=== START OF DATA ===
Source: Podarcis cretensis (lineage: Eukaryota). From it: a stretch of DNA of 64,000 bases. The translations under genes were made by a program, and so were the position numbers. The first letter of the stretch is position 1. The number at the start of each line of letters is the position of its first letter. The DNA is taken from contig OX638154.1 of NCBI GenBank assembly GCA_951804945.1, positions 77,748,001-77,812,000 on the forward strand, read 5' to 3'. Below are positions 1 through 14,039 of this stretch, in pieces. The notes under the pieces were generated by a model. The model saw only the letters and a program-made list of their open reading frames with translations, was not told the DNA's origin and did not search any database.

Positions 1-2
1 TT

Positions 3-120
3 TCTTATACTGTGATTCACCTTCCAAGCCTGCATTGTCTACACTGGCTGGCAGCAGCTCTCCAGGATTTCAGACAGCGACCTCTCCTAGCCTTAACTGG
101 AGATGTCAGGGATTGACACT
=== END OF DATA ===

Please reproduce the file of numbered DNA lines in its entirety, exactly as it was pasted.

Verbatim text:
Source: Podarcis cretensis (lineage: Eukaryota). From it: a stretch of DNA of 64,000 bases. The translations under genes were made by a program, and so were the position numbers. The first letter of the stretch is position 1. The number at the start of each line of letters is the position of its first letter. The DNA is taken from contig OX638154.1 of NCBI GenBank assembly GCA_951804945.1, positions 77,748,001-77,812,000 on the forward strand, read 5' to 3'. Below are positions 1 through 14,039 of this stretch, in pieces. The notes under the pieces were generated by a model. The model saw only the letters and a program-made list of their open reading frames with translations, was not told the DNA's origin and did not search any database.

Positions 1-2
1 TT

Positions 3-120
3 TCTTATACTGTGATTCACCTTCCAAGCCTGCATTGTCTACACTGGCTGGCAGCAGCTCTCCAGGATTTCAGACAGCGACCTCTCCTAGCCTTAACTGG
101 AGATGTCAGGGATTGACACT